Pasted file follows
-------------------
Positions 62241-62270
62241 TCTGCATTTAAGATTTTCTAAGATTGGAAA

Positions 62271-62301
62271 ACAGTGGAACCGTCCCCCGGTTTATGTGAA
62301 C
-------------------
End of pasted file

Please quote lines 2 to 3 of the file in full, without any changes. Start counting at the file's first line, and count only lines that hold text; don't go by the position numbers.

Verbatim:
62241 TCTGCATTTAAGATTTTCTAAGATTGGAAA

Positions 62271-62301